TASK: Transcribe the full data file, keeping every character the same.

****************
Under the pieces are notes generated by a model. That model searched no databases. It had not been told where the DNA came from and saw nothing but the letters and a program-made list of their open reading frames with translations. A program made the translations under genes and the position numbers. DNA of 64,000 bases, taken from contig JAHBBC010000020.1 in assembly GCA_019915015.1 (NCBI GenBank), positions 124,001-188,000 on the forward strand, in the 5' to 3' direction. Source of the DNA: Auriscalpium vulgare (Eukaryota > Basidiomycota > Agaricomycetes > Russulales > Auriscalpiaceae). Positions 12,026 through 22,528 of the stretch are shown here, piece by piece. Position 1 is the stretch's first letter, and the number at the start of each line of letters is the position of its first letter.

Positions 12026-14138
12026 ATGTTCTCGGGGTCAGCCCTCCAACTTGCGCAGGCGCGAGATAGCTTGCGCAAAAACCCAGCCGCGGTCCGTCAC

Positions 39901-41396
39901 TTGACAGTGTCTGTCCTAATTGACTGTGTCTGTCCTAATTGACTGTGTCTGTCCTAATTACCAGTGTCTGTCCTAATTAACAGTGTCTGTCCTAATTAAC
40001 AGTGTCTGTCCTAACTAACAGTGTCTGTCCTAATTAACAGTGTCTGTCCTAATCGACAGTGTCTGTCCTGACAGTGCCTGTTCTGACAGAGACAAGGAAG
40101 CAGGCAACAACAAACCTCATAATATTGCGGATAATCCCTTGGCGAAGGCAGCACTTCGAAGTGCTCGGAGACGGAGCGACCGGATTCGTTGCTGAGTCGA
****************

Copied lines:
Under the pieces are notes generated by a model. That model searched no databases. It had not been told where the DNA came from and saw nothing but the letters and a program-made list of their open reading frames with translations. A program made the translations under genes and the position numbers. DNA of 64,000 bases, taken from contig JAHBBC010000020.1 in assembly GCA_019915015.1 (NCBI GenBank), positions 124,001-188,000 on the forward strand, in the 5' to 3' direction. Source of the DNA: Auriscalpium vulgare (Eukaryota > Basidiomycota > Agaricomycetes > Russulales > Auriscalpiaceae). Positions 12,026 through 22,528 of the stretch are shown here, piece by piece. Position 1 is the stretch's first letter, and the number at the start of each line of letters is the position of its first letter.

Positions 12026-14138
12026 ATGTTCTCGGGGTCAGCCCTCCAACTTGCGCAGGCGCGAGATAGCTTGCGCAAAAACCCAGCCGCGGTCCGTCAC

Positions 39901-41396
39901 TTGACAGTGTCTGTCCTAATTGACTGTGTCTGTCCTAATTGACTGTGTCTGTCCTAATTACCAGTGTCTGTCCTAATTAACAGTGTCTGTCCTAATTAAC
40001 AGTGTCTGTCCTAACTAACAGTGTCTGTCCTAATTAACAGTGTCTGTCCTAATCGACAGTGTCTGTCCTGACAGTGCCTGTTCTGACAGAGACAAGGAAG
40101 CAGGCAACAACAAACCTCATAATATTGCGGATAATCCCTTGGCGAAGGCAGCACTTCGAAGTGCTCGGAGACGGAGCGACCGGATTCGTTGCTGAGTCGA